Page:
Corn futures are called narrowly mixed in lackluster trade.
- Corn futures ended the overnight session steady to marginally lower amid light trade.
- March corn futures saw trade below the $4.50 level yesterday amid spreading with soybeans, but closed above the level and remained above it today to signal there is value buying below this important level.
- There's little fresh news for the market to digest this morning, which is expected to limit price movement.
- Interior and Gulf basis levels are holding up due to icy conditions on the river that have created a backlog of supplies needed for ships.
Soybean futures are called 1 to 3 cents weaker on profit-taking.
- Soybean futures ended the overnight session 1 to 3 cents lower after yesterday's surge as funds took some light profits.
- Yesterday's surge in futures resulted in a pickup in farmer selling, which has softened basis at interior locations this morning.
- However, traders remain concerned about poor late-season conditions for filling soybeans in southern Brazil and are now concerned about crop quality due to rains stalling harvest.
- Concerns are also building about backlogs at Brazil's ports as beans begin to arrive.
- This morning USDA announced China has purchased 568,000 MT of old-crop U.S. soybeans, which is especially supportive given the fact Brazil's crop will soon be readily available.
- After testing $13.90 yesterday in the March contract, technicals remain bullish for old-crop futures.
SRW wheat futures are called marginally to 1 cent lower, while other markets are expected to open mixed.
- SRW wheat futures ended the overnight session steady to around a penny lower while HRW and HRS wheat finished narrowly mixed.
- Following yesterday's lower start, wheat futures rallied and finished near session highs, which limited selling in overnight trade.
- A resurgence of cold temps across the Plains is raising concerns about winterkill, especially after warmer conditions recently have exposed the crop and made it more vulnerable to frigid temps.
- Otherwise, there's little fresh news for the market to digest this morning, with traders in need of fresh demand news.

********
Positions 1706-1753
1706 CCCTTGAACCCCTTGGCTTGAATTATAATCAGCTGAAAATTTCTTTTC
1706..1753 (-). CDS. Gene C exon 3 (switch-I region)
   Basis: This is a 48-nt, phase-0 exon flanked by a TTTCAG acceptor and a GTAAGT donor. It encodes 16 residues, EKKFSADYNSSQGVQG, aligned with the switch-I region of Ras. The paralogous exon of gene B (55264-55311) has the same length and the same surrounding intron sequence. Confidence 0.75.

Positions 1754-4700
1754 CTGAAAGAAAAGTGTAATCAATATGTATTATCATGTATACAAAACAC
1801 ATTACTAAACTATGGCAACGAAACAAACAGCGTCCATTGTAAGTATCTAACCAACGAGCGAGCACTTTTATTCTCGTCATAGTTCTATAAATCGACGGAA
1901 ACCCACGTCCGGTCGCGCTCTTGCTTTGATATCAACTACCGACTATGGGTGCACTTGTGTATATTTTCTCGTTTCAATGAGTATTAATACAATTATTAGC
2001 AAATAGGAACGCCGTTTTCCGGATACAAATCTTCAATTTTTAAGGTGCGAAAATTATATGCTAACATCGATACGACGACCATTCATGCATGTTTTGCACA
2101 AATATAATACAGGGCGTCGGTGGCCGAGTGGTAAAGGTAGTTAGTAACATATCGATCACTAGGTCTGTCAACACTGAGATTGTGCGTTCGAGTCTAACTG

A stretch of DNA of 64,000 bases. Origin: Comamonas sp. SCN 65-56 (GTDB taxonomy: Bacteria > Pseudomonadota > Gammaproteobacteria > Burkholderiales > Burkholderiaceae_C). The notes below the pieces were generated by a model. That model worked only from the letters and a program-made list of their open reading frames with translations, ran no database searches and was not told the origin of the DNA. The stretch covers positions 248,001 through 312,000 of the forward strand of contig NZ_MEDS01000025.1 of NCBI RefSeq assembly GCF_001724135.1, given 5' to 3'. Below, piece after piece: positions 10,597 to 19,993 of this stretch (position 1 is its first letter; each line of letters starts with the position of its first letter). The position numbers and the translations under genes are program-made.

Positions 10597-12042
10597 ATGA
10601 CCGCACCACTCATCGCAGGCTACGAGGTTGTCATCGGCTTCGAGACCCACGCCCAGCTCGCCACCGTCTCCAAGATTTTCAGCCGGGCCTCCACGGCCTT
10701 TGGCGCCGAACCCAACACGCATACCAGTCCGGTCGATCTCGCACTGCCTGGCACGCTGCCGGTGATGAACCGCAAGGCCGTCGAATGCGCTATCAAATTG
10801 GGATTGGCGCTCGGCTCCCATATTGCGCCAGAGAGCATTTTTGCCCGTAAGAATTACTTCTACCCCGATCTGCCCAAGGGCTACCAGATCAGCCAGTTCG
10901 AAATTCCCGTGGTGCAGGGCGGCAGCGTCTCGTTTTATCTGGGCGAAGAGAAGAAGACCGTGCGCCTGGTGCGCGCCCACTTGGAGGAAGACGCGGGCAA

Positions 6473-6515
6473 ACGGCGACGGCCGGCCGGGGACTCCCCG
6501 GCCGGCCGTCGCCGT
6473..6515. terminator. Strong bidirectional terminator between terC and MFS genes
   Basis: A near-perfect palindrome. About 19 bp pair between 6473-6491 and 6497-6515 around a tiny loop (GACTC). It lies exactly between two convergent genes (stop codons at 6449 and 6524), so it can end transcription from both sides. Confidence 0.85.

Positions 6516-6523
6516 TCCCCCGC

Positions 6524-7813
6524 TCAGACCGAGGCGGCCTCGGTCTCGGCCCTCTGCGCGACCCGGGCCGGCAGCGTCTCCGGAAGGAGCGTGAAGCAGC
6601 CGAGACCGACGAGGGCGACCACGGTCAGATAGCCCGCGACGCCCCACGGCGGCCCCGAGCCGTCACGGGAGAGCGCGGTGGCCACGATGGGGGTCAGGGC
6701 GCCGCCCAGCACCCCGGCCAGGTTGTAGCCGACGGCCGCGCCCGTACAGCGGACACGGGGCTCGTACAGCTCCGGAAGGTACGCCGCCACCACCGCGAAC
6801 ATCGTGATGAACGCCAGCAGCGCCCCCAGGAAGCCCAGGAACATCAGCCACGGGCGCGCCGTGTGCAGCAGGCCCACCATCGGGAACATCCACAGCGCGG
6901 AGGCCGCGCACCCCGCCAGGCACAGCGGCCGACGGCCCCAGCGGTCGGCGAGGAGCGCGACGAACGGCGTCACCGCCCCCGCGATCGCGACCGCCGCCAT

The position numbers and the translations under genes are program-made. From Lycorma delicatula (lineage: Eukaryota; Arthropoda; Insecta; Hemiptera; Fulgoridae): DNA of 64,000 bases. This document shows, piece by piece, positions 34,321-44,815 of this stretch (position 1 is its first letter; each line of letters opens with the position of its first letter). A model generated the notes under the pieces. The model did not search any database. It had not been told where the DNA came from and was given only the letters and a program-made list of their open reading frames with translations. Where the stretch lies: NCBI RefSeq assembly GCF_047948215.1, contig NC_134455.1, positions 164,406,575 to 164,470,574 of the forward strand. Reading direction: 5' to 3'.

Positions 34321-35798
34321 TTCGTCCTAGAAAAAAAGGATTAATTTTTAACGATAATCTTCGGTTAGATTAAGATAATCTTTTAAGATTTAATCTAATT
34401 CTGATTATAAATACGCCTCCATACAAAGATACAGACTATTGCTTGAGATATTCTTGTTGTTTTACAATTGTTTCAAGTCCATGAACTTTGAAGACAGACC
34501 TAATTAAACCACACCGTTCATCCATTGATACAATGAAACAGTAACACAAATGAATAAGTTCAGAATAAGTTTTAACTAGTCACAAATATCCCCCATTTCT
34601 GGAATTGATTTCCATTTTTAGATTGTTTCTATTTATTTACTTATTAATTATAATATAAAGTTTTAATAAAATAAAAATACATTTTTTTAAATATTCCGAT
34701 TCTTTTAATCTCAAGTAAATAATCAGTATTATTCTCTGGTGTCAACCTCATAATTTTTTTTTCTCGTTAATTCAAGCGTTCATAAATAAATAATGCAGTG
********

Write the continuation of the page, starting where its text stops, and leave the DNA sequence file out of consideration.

- USDA this morning announced that Egypt canceled 110,000-MT in SRW wheat purchases for 2013-14.
- A slowdown in demand recently reminds traders that U.S. prices are not as competitive as a month ago.
Live cattle futures are called to open higher on followthrough buying and strength in the beef market.
- Live cattle futures are expected to see followthrough from yesterday's gains, as bulls clearly have the near-term technical advantage.
- Futures are also expected to find support from strength in the product market. Choice beef values surged $2.07 yesterday and Select boxes firmed $1.79. However, packers were only able to move 128 loads of products yesterday.
- This week's showlist is up a combined 17,000 head from last week in Kansas and Texas, which will reduce packers' willingness to pay up for supplies.
- But feedlots will dig their heels in after packers were forced to pay up for cash supplies last week.
- Feeder futures continue to follow the live cattle futures.
Lean hog futures are called steady to firmer on strength in the pork market.
- Lean hog futures are called higher as technicals are still clearly bullish.
- From a fundamental standpoint, the near-term outlook is also bullish, as traders remain concerned about the spread of the porcine epidemic diarrhea virus (PEDV) and its impact on spring and summer marketings when supplies are at their tightest of the year.
- Additionally, pork cutout values firmed $1.23 yesterday, but only 234.98 loads changed hands. Pork values have risen to $98.32 per cwt., which is historically high but still a value compared to beef.
- The cash hog market is called steady to firmer today as packers are short bought coming into the week and are planning on a large Saturday kill given profitable margins.